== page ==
Zentropa examines fraud and corruption within EU in Euro-noir series Babylon
by Jorn Rossing Jensen
The Euro-noir series Babylon – the first pan-European TV drama about fraud and corruption within the EU, backed by the European Broadcasting Union (EBU)– will be staged by Denmark’s Zentropa Entertainments. Scripts for the 24x50min programme will be ready in February, for shooting to commence later this year in collaboration with Danish and Swedish pubcasters DR and SVT, ARTE France and RTÉ Ireland. The show is internationally marketed by Denmark’s TrustNordisk.
”A truck driver smashes into a crowd at the historic Waterloo monument just a few miles outside Brussels, killing students, politicians, members of the press and security people,” is the EBU’s introduction to Babylon, which follows the investigation of Belgian police John van Martens and an Irish newly elected MEP who do not believe this was not just another drunk-drive accident. They eventually realise that ”like in The X-files, The Da Vinci Code and 24hrs, there is a conspiracy around the corner, and a dense concentration of power pulling the strings”.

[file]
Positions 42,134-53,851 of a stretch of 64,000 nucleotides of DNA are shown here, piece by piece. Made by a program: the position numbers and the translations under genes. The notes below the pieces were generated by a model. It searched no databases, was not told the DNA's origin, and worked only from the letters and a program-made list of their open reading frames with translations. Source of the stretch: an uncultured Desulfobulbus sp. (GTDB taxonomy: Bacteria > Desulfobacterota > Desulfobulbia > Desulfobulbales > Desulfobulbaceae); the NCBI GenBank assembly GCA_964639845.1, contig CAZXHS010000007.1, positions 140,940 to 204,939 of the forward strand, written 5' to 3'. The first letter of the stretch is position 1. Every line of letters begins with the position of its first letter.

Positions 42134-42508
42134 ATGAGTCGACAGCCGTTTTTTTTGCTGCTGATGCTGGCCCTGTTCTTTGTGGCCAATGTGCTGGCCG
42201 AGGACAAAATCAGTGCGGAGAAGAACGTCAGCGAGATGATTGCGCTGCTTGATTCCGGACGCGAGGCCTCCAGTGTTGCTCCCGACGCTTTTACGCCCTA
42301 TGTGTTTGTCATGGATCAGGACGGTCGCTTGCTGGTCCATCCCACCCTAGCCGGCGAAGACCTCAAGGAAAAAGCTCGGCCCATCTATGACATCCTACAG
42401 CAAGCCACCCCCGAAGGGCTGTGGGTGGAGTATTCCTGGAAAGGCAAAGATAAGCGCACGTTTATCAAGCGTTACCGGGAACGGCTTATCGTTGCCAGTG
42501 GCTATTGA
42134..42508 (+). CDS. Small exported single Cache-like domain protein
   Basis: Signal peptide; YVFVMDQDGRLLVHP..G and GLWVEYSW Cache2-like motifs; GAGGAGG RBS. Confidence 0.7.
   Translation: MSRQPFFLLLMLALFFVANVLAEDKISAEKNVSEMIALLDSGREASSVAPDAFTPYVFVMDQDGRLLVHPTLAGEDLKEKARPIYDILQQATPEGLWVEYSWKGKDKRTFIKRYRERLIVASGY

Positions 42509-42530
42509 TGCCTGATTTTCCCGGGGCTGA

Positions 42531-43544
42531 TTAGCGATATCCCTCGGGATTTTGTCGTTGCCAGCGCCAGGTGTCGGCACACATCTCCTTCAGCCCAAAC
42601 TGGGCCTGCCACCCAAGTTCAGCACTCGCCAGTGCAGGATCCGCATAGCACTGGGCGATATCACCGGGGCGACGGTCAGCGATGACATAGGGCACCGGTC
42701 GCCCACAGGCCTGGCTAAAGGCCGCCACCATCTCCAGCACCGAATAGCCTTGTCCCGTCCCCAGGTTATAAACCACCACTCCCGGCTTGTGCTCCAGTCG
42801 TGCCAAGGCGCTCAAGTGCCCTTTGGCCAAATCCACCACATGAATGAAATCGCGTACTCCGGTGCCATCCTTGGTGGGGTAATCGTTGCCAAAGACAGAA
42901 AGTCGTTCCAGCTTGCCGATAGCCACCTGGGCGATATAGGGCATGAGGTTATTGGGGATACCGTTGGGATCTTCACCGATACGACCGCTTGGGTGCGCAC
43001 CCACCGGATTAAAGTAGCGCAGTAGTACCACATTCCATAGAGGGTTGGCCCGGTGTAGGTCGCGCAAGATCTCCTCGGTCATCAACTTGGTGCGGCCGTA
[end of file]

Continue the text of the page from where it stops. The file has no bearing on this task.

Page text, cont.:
From a concept by Danish film and TV director Anders Rønnow Klarlund, Babylon will be filmed by German director Oliver Hirschbiegel (Downfall [+see also:
interview: Bernd Eichinger
interview: Joachim Fest
interview: Oliver Hirschbiegel
film profile] (2004). It will be produced by Peter Engel, of Zentropa RamBUk (the company’s TV division), with Peter Aalbæk Jensen and Peter Garde. Lars von Trier and DR ex-drama chief Ingolf Gabold will act as consultants, and the first season will be scheduled for the end of 2013.
Denmark’s DRTV is a regular on the international television circuit, after the award-winning The Killing and Borgen (aka Government) have aired in several countries, including the UK; the channel’s joint venture with Swedish STV, The Bridge, is currently being transferred to the US by Kudos. In co-operation with Danish public broadcaster TV2, Zentropa is preparing a series from Danish author Jussi Adler-Olsen’s four novels of deputy detective superintendant Carl Mørck and Department Q for "cases of special focus".